What Does an IT Project Manager Do?

Research what it takes to become an IT project manager. Learn about education requirements, job duties, average wages and job outlook to find out if this is the career for you. Schools offering Industrial Technology Management degrees can also be found in these popular choices.

What Is an IT Project Manager?

An IT or information technology project manager is responsible for all aspects of taking an information technology plan from conception to completion. They are responsible for keeping workers on track through the beginning to the end of an IT project, ensuring work is completed properly by deadline and within budget constraints. Good IT project managers have fine coordination and leadership skills to keep their teams working together. They will be able to solve complex problems related to computers and information technology in a timely manner.

Learn more about this career in the chart below.

Degree Required Bachelor's degree or equivalent work experience at minimum; many have a graduate degree or certificate
Education Field of Study Project management or information technology project management
Certification Voluntary; two main certification options are available through the Project Management Institute: Project Management Professional (PMP) and Certified Associate in Project Management (CAPM). Six more subspecialties are also offered
Job Growth (2014-2024) 15% (for computer and information systems managers)*
Median Salary (2017) $84,674**

Sources: *U.S. Bureau of Labor Statistics, **Payscale.com

What IT Project Manager Programs Are Available?

Project management as a general topic is offered in degree programs at the bachelor's, master's, and doctoral degree levels, but dedicated information technology (IT) project management programs are primarily available at the post-baccalaureate certificate and master's degree levels. Programs present effective project management as a synthesis of business management, human resource management, and IT skills. Classes might address such topics as risk assessment, cost and time estimating, quality testing, team building, and negotiation. Students also develop a general knowledge of business processes and systems in the course of completing their studies.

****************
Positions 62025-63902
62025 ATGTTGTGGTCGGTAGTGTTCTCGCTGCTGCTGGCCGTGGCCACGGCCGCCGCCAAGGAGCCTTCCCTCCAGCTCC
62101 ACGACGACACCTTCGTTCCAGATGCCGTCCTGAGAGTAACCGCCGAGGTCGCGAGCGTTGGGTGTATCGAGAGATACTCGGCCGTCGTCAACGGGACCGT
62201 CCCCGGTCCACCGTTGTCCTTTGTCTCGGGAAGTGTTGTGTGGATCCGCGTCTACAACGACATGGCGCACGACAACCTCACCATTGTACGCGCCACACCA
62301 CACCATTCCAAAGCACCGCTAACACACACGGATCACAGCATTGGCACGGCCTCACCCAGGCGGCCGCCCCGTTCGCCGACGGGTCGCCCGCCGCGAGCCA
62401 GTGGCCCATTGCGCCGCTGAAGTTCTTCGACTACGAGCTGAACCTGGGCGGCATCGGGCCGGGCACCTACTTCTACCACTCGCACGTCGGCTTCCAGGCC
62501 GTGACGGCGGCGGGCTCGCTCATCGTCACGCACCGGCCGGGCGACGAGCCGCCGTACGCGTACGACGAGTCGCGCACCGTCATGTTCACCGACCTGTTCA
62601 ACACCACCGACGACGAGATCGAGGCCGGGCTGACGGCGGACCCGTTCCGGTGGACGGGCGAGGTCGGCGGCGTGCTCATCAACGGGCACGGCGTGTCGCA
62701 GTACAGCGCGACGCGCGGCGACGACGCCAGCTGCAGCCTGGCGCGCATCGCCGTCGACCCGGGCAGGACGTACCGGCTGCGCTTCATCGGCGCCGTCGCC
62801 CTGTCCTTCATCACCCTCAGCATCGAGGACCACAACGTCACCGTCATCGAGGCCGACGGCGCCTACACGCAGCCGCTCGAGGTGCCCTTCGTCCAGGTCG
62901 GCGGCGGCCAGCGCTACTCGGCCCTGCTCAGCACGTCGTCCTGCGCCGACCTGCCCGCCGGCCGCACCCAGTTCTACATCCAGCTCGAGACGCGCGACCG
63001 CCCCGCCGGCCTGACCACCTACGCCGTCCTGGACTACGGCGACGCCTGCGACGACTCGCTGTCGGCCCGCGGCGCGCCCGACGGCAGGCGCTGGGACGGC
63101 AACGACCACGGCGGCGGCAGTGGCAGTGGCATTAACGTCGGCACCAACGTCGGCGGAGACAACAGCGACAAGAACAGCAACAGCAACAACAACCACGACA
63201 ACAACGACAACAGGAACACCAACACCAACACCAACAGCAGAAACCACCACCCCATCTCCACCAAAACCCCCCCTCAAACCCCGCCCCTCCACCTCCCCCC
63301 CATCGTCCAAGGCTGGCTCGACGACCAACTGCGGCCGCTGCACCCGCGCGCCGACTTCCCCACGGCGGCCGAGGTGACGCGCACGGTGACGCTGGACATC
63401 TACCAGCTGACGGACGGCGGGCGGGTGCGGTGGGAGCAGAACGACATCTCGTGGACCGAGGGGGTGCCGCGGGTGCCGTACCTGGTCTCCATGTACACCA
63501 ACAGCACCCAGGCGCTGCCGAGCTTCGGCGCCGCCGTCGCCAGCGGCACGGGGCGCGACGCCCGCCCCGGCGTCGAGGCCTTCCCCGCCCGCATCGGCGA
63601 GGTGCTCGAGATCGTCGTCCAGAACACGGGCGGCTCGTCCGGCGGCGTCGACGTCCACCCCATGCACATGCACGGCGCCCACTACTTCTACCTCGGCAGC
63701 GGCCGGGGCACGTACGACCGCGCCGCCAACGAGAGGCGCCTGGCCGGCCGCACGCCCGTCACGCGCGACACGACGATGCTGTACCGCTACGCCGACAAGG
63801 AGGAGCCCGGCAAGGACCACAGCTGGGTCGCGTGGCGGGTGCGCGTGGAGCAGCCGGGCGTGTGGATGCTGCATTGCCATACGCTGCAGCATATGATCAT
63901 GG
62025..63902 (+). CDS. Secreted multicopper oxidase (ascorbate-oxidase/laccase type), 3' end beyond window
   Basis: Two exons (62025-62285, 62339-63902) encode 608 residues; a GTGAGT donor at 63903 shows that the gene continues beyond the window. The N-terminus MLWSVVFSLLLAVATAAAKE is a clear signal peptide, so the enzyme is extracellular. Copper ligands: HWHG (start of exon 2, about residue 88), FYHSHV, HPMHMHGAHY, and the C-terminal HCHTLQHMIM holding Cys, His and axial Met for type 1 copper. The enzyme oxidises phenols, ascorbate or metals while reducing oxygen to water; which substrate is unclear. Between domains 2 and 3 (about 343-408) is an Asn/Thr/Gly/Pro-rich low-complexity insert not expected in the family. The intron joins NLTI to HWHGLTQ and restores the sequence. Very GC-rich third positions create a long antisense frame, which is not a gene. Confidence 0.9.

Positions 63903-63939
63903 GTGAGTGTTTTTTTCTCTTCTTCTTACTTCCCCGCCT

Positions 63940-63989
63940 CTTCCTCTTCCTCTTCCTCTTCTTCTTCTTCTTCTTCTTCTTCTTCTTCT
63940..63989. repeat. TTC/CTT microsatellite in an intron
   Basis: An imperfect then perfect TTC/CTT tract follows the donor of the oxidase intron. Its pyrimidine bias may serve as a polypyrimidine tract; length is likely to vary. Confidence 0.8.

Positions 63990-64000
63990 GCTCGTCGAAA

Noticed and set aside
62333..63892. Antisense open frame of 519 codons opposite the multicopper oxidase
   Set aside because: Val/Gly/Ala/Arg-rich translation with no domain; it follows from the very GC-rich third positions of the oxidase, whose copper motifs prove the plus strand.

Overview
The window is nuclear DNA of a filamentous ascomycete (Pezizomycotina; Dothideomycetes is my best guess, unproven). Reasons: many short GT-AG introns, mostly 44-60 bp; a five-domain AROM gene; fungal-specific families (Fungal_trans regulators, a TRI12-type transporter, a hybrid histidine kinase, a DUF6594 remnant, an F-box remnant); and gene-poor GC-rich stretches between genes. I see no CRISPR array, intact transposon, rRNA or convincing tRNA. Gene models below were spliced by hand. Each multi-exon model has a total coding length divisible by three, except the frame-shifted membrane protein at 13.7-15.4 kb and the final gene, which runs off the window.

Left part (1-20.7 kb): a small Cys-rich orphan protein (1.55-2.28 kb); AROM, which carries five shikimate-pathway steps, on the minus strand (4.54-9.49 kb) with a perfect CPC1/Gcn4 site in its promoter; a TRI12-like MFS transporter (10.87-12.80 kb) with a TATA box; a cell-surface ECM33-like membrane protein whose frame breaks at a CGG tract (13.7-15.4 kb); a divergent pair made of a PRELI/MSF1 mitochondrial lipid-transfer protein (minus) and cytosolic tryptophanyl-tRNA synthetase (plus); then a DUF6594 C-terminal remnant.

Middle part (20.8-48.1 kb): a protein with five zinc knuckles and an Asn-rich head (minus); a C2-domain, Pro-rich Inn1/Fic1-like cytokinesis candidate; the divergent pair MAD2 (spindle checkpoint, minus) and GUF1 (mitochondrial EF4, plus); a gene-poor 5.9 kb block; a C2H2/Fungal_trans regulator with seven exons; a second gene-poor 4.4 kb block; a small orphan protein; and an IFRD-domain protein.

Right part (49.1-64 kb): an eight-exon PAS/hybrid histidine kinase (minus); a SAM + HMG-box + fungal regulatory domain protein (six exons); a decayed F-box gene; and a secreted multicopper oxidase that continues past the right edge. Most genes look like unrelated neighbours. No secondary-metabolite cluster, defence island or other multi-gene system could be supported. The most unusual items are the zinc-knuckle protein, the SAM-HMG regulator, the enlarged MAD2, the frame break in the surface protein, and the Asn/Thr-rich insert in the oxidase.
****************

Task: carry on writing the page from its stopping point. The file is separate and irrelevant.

What Are the Certification Options?

The Project Management Institute offers eight separate certifications. Their main two are the Project Management Professional (PMP) and Certified Associate in Project Management (CAPM). The remaining six are for subspecialties within project management. They include the Program Management Professional (PgMP), Portfolio Management Professional (PfMP), PMI Professional in Business Analysis, PMI Agile Certified Practitioner, PMI Risk Management Professional, and PMI Scheduling Professional certifications.

PMP certification requires either a high school diploma and 7,500 clock hours (five years) of project management experience or a bachelor's degree and 4,500 hours (three years) of project management experience. You'll need to complete 60 hours of continuing education credit every three years to maintain certification. CAPM certification only requires a high school diploma and a minimum of 1,500 hours of experience.

Where Do Professionals Work?

As an IT project manager, you might work for a firm that provides contract computer services to other businesses - systems design, systems integration, and custom programming. Large organizations with ongoing IT needs, such as insurers, financial institutions, manufacturers, and government agencies, are also potential employers. You can also become an independent IT consultant. The U.S. Bureau of Labor Statistics (BLS) classifies IT project managers as computer and information systems managers and estimates that these professionals held around 341,250 jobs in 2015 (www.bls.gov). Employment growth of 15% is projected in this category for the years 2014-2024.

What Job Duties Will I Have?

Your main responsibility will be to oversee the initiation, design, implementation, and closure of information technology projects. This will entail managing budget, conducting consultations with clients and vendors, preparing schedules, assigning subordinates to particular tasks, and tracking progress towards completion. Projects are likely to engage such areas of technology and trade as network engineering, telephony, information security, and database administration.

What Salary Could I Earn?

PayScale.com reported in January 2017 that the majority of IT project managers earned an annual salary between $53,400 and $121,310. IT project managers with 0-5 years of experience earned a median salary of $69,259, and those with 5-10 years of experience earned $85,274. According to the BLS, computer systems design and related services employed the highest number of computer and information systems managers in 2015, including IT project managers.

What Are Some Related Alternative Careers?

Computer systems analysts observe the practices of an organization regarding how it utilizes its current computer systems. From these observations, analysts present suggestions to management that could help improve efficiency. Database administrators encrypt data for an organization using specialized security software in order to keep it safe from unauthorized access. Network and computer systems administrators supervise the daily activities of computer users in an organization, assisting them with issues they have and keeping work on schedule. All of these careers will require a bachelor's degree as a minimum for education.

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